CATHOLIC NEWS OF THE WEEK . Saturday, 1 December 2018

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Government workers receive bonuses but others are still jobless

MANILA (UCAN): The Philippine government’s Department of Budget and Management announced that more than 1.5 million qualified government employees would receive their year-end tax-free bonus, equivalent to a month’s basic salary along with a US$100 ($780) cash gift starting November 15. A “productivity enhancement incentive” for government workers will be released on December 15.
 
The government has allotted about US$680 million ($5.3 million) for the year-end bonus, and about US$138 million ($1.4 million) for the cash gifts.
 
In stark contrast, a September survey by Social Weather Stations, revealed that more people ended up jobless in the third quarter of this year. The results, released on November 10, revealed that the unemployment rate stood at 22 per cent or an estimated 9.8 million people. The figure was 2.3 percentage points higher than the last survey in June, which was 19.7 per cent.
 
The survey also showed less optimism regarding job availability in September compared to June.
 
Bishop Ruperto Santos of the Episcopal Commission on Migrants and Itinerant People of the Catholic Bishops’ Conference of the Philippines said it is “imperative that government should plan and prioritise their efforts to build up the economy and create jobs.”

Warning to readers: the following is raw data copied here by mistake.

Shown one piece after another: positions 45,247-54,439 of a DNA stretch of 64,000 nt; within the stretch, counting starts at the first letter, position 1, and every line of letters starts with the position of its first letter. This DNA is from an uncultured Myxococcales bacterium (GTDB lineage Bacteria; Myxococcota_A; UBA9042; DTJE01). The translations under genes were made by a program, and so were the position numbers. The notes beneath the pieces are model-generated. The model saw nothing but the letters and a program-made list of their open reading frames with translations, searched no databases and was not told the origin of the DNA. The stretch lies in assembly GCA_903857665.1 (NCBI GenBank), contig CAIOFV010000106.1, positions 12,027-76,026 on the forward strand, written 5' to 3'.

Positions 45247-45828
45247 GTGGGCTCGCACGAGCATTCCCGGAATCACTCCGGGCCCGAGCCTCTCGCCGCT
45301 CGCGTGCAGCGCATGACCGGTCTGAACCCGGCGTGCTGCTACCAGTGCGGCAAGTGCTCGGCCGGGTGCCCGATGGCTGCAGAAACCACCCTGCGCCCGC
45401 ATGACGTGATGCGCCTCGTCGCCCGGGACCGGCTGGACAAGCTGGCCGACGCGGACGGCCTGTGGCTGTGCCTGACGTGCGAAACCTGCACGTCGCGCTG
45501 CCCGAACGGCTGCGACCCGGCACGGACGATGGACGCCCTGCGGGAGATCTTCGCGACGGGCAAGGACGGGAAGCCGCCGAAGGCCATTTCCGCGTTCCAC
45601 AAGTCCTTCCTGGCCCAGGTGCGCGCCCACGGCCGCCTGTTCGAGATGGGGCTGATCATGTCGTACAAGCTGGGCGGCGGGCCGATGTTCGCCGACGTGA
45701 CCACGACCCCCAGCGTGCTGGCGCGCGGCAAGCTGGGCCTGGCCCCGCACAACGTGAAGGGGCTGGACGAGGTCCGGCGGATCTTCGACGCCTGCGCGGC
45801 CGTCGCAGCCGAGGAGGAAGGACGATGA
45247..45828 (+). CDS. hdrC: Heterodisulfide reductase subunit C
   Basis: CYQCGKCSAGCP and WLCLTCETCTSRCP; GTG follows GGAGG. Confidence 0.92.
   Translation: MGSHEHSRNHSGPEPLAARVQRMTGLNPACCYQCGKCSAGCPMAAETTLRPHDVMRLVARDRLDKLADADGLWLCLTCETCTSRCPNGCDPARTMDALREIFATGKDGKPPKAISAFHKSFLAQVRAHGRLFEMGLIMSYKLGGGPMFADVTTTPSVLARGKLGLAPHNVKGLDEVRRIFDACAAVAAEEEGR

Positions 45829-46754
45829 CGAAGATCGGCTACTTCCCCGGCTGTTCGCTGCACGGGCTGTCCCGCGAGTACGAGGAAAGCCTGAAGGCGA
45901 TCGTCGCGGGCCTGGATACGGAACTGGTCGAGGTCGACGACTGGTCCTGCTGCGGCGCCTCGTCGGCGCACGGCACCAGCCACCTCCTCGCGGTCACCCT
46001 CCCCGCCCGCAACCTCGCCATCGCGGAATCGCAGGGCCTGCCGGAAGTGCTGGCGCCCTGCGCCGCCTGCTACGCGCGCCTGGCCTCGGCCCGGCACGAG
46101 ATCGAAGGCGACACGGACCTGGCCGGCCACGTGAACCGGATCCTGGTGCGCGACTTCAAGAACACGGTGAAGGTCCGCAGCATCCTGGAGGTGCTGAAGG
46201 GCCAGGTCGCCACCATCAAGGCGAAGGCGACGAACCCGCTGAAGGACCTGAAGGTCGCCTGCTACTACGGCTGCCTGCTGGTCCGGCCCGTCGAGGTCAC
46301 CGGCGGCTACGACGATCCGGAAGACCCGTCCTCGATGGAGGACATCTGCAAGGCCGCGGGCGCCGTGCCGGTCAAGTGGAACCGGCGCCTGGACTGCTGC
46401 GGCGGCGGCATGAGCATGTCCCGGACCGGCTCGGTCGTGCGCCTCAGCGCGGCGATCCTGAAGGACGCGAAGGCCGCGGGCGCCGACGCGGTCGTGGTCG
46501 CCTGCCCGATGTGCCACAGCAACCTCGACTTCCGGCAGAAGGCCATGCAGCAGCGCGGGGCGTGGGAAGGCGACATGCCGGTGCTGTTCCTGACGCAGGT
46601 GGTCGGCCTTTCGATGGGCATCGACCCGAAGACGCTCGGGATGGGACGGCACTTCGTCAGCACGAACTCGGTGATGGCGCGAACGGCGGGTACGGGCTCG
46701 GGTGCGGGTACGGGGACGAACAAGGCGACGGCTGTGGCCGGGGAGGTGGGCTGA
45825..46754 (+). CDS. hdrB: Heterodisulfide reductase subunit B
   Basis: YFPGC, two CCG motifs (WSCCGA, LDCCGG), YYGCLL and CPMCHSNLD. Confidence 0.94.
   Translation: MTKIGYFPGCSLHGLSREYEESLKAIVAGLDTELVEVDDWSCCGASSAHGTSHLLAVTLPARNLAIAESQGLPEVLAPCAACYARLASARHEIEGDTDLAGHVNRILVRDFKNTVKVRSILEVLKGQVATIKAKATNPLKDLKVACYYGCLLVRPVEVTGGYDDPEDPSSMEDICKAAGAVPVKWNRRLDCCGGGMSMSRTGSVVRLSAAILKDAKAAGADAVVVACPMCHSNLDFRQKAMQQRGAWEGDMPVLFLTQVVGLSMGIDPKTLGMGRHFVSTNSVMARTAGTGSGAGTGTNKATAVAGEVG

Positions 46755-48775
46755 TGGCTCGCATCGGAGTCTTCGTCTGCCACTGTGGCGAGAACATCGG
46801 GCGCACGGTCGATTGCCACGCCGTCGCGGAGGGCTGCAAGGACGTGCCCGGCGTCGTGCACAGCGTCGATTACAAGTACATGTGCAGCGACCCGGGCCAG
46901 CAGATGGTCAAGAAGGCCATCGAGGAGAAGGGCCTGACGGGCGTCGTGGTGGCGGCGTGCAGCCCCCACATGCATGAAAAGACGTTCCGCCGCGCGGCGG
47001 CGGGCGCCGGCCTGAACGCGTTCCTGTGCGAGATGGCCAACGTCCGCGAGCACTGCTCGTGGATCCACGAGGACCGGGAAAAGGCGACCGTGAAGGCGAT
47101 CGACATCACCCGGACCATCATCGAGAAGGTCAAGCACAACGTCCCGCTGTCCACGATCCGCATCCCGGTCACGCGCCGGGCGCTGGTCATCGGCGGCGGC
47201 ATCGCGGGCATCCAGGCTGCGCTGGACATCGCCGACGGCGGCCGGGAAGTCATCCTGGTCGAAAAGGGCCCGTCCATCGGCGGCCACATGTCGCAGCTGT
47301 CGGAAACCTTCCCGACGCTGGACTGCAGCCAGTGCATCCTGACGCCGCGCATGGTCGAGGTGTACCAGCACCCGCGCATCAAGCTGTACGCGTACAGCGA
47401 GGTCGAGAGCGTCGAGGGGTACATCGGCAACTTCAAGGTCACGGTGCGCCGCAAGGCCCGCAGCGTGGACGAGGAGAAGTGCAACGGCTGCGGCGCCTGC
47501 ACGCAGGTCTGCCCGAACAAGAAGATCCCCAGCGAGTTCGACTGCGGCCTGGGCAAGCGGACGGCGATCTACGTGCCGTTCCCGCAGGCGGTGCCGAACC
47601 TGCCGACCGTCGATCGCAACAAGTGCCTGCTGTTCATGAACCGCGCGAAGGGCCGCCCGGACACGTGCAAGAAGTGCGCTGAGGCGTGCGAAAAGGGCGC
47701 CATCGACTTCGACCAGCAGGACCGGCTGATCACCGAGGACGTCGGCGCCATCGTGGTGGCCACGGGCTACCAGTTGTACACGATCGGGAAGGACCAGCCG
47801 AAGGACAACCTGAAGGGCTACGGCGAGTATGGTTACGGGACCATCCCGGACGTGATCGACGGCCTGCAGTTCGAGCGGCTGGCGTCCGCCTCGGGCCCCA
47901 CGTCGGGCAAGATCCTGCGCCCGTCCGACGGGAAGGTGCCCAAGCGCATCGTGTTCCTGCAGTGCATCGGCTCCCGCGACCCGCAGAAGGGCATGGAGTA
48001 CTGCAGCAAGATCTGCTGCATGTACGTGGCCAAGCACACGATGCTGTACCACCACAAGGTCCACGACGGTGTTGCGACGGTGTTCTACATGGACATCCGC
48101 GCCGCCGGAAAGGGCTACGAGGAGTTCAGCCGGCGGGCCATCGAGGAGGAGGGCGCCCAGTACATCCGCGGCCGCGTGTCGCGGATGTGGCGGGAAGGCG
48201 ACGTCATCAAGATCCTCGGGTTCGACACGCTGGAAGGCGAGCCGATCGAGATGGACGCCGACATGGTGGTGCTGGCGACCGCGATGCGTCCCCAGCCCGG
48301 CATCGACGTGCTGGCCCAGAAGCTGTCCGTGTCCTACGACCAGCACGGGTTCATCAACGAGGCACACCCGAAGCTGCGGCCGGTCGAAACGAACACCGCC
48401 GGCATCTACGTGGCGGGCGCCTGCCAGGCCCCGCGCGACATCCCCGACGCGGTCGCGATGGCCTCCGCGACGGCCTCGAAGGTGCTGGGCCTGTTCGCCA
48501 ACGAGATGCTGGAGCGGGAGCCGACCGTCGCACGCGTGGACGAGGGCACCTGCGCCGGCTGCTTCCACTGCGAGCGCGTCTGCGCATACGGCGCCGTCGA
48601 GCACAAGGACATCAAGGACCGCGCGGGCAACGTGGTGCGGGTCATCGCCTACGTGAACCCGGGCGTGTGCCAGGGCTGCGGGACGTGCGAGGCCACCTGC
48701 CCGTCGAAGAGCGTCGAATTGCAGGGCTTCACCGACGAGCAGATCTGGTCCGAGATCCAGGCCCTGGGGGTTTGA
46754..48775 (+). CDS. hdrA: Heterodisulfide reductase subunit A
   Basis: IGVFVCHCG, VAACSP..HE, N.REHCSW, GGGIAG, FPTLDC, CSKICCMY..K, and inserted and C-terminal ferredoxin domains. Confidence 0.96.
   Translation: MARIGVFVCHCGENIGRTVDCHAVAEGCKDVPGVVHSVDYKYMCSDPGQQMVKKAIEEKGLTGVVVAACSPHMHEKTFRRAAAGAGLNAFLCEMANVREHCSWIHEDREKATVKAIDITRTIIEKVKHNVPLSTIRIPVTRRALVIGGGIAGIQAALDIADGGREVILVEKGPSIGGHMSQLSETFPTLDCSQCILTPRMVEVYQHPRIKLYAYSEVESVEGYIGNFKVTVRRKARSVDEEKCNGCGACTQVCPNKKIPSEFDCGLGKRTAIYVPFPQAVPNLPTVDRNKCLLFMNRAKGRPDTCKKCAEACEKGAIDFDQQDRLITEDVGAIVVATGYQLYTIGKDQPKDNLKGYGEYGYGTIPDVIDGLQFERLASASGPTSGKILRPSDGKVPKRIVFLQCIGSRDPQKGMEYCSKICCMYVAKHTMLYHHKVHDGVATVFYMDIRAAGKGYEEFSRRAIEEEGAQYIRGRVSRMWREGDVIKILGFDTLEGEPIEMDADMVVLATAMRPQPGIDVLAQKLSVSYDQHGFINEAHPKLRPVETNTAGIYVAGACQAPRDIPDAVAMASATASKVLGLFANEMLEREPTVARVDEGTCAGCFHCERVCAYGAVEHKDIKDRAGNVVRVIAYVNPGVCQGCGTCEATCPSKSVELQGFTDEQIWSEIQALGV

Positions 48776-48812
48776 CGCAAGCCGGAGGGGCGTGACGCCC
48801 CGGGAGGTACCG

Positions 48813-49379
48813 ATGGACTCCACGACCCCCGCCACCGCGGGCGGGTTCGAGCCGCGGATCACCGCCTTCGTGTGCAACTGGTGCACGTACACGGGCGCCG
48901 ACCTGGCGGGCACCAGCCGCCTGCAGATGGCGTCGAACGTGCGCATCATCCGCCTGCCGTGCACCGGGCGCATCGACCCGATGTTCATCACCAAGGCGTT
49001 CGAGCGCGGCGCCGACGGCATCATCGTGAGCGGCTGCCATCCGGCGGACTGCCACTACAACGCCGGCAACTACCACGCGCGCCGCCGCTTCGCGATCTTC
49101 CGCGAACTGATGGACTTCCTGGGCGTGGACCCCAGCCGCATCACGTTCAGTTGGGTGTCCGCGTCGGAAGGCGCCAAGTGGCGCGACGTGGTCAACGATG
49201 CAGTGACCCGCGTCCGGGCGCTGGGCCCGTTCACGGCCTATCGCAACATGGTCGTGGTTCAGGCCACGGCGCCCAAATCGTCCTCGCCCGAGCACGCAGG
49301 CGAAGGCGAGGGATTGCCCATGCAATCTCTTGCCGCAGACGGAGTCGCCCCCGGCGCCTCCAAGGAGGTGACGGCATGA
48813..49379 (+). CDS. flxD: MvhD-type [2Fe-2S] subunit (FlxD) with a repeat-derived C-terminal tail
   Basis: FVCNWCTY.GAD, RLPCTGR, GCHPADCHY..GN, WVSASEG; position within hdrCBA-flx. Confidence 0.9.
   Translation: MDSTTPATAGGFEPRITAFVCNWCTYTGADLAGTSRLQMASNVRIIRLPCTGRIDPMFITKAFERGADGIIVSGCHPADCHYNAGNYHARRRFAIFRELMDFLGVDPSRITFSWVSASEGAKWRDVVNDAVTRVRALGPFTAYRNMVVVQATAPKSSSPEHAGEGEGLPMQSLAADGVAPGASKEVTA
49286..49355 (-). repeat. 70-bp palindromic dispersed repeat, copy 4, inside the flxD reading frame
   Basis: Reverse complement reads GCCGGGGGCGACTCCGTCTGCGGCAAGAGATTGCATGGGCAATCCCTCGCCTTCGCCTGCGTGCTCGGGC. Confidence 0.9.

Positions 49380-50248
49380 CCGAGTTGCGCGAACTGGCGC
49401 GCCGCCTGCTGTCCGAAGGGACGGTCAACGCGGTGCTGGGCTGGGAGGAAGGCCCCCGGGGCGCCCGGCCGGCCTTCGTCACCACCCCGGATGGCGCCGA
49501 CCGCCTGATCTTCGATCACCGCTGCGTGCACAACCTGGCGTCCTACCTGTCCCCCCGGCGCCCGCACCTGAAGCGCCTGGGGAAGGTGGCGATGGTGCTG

He said the government should provide jobs that are “stable, secure and safe” because “without jobs here our people are forced to migrate.”
 
However, the Department of Labour and Employment, said the figures did not take into account the number of qualified individuals who opted not to work. Its Labour Force Survey, released in July, showed only 5.4 per cent of the population was unemployed.
 
The survey included people aged 15 and older while, the Social Weather Stations survey included just adults 18-years-old and over.
 
“There are jobs available, people are qualified for jobs but they opt not to work. You can’t call them unemployed because it is their choice,” Labour Secretary Silvestre Bello III insisted.
 
Auxiliary Bishop Broderick Pabillo of Manila, said that in order to address unemployment, the government should not allow those funding infrastructure projects to bring in foreign workers.
 
Senate minority leader, Franklin Drilon, had earlier reported that there are close to half a million foreign workers, mostly Chinese nationals, in the Philippine capital alone.
 
Data from the Bureau of Local Employment, however, showed that from 2015 to 2017, only 115,652 foreign nationals were given permits to work in the country.
 
“What the government should do is train and retrain youth and workers for available jobs,” Bishop Pabillo said. 

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